But Nest Laboratories, which features three Tech graduates, aims to change that. The Nest Learning Thermostat i s a sensor-driven, programmable device that learns about its user’s habits to better regulate temperatures.
Tech grads’ involvement with the startup has been somewhat of a family affair: Shige Honjo, EE 91, his wife Amy Honjo, MBA 04, and brother Hiro Honjo, EE 92, all work at the company. Amy handles program management, Hiro is a hardware engineer and Shige is the vice president of program management and manufacturing operations.
“Georgia Tech taught me … how to prioritize—much like what is needed in a consumer product development cycle,” says Shige, who began his career in the cellular phone industry and worked on the iPhone at Apple.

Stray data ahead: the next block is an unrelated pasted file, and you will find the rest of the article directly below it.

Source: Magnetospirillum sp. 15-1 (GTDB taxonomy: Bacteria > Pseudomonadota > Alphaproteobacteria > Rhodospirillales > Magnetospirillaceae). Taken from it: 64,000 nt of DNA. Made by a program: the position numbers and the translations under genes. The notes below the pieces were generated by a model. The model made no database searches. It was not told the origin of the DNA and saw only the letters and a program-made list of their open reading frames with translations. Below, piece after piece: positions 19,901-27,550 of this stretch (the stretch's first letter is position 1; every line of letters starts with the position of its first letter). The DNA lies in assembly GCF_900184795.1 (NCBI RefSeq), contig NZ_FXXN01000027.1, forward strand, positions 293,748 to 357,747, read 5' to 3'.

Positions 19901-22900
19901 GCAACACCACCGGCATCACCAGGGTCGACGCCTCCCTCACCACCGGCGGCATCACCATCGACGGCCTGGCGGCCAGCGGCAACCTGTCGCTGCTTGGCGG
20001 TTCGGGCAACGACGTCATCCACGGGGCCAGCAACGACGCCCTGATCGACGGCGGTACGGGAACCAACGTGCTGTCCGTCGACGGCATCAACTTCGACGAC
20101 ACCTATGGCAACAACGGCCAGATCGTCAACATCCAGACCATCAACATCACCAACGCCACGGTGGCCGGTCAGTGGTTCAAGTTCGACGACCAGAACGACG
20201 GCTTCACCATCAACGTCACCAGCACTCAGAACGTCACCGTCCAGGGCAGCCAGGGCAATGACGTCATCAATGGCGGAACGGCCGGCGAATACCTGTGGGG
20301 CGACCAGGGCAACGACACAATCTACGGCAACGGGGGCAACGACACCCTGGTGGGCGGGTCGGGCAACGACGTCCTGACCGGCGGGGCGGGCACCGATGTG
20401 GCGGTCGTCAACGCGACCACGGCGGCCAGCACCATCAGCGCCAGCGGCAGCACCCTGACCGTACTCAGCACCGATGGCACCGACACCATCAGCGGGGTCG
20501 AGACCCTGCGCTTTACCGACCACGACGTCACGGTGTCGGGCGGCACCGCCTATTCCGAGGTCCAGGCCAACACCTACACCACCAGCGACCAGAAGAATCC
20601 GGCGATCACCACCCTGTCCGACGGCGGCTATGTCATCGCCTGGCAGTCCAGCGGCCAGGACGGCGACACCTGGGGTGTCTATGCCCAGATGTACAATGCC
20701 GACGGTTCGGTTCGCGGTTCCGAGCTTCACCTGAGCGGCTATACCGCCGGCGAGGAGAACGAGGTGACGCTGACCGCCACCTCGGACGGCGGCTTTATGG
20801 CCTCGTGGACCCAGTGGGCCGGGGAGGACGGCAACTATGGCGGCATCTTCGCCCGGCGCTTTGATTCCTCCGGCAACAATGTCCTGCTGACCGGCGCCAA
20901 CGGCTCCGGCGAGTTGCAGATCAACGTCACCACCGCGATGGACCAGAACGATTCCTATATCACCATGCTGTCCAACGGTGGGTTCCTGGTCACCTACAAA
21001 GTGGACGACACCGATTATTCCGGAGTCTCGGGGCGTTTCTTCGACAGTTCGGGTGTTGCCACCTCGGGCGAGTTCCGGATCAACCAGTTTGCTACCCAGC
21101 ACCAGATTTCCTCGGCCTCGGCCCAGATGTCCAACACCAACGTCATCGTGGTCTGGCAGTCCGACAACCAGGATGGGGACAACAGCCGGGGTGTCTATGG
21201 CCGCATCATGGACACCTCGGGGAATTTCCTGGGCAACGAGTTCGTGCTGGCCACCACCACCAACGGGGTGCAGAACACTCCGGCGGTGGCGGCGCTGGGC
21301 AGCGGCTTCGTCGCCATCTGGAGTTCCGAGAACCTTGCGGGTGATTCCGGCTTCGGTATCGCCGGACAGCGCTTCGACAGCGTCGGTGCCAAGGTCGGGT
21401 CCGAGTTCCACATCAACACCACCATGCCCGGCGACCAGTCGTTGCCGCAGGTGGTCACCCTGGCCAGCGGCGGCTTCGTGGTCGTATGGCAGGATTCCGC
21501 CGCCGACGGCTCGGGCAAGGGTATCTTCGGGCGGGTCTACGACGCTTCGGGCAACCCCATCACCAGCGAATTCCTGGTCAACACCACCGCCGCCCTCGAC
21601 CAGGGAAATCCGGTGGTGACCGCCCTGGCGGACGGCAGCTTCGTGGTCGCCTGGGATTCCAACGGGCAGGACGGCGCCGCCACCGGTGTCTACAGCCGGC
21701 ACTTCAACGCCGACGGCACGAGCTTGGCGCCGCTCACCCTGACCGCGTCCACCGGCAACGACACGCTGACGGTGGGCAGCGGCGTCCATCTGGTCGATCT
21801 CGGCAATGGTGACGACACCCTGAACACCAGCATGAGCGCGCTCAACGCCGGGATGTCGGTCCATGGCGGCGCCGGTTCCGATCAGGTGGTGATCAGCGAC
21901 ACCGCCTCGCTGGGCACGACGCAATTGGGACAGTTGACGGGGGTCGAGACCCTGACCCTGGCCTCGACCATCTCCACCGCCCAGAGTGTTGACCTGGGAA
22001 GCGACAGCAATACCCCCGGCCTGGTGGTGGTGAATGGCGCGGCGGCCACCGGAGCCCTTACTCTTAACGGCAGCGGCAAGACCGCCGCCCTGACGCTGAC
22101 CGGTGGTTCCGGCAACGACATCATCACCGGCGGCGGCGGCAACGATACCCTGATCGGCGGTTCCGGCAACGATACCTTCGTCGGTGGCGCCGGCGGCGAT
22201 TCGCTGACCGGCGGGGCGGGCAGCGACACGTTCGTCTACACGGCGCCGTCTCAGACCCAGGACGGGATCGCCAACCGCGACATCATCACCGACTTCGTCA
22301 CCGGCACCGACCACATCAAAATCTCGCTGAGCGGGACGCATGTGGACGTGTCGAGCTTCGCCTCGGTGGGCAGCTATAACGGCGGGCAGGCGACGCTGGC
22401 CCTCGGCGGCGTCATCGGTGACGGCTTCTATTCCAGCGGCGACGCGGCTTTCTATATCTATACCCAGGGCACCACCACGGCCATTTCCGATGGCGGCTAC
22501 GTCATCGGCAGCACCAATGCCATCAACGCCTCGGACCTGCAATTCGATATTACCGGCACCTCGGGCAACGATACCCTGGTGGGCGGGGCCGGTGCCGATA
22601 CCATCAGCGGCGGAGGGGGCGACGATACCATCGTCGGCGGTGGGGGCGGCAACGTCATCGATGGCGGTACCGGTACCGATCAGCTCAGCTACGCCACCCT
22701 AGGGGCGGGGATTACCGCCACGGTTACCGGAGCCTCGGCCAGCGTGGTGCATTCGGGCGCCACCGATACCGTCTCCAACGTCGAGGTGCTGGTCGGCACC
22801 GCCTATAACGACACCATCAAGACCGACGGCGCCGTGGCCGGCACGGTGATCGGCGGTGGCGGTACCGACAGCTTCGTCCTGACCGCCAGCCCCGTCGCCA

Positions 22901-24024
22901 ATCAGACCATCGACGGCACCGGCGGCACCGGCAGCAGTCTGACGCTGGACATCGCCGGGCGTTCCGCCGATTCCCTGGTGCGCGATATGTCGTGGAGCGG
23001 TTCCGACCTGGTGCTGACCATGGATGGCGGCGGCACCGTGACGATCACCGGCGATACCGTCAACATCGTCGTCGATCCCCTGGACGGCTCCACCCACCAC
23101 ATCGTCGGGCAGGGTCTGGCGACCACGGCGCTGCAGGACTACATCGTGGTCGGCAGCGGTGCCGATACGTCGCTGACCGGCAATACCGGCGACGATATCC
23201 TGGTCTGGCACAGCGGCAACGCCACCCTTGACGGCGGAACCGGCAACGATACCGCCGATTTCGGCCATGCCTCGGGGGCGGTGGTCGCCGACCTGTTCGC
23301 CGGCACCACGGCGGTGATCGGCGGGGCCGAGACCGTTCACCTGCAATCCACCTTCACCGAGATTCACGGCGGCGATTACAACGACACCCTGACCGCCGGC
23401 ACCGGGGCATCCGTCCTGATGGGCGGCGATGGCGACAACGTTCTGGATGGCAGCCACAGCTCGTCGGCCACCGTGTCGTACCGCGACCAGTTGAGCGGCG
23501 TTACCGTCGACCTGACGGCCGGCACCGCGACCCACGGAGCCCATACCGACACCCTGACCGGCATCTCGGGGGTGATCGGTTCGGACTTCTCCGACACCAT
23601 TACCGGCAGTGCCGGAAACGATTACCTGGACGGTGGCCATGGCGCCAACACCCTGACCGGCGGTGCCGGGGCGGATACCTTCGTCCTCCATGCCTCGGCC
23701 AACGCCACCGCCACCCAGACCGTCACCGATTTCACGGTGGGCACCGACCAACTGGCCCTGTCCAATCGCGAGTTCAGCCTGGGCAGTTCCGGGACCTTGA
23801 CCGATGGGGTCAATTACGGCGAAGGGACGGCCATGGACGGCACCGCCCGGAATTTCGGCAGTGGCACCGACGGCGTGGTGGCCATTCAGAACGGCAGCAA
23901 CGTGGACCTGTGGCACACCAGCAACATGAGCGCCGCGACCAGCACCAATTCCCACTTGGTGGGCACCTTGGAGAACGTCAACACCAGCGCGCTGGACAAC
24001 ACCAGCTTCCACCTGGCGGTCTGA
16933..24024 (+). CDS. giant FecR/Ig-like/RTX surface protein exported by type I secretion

The Nest Learning Thermostat applies the principals and usability of mobile technology to the task of regulating home temperatures, which will lead to smaller energy bills for users and less of an impact on the environment. After 20 years in the cellphone industry, Shige says he has finally found something that he is “honestly more proud of working on.”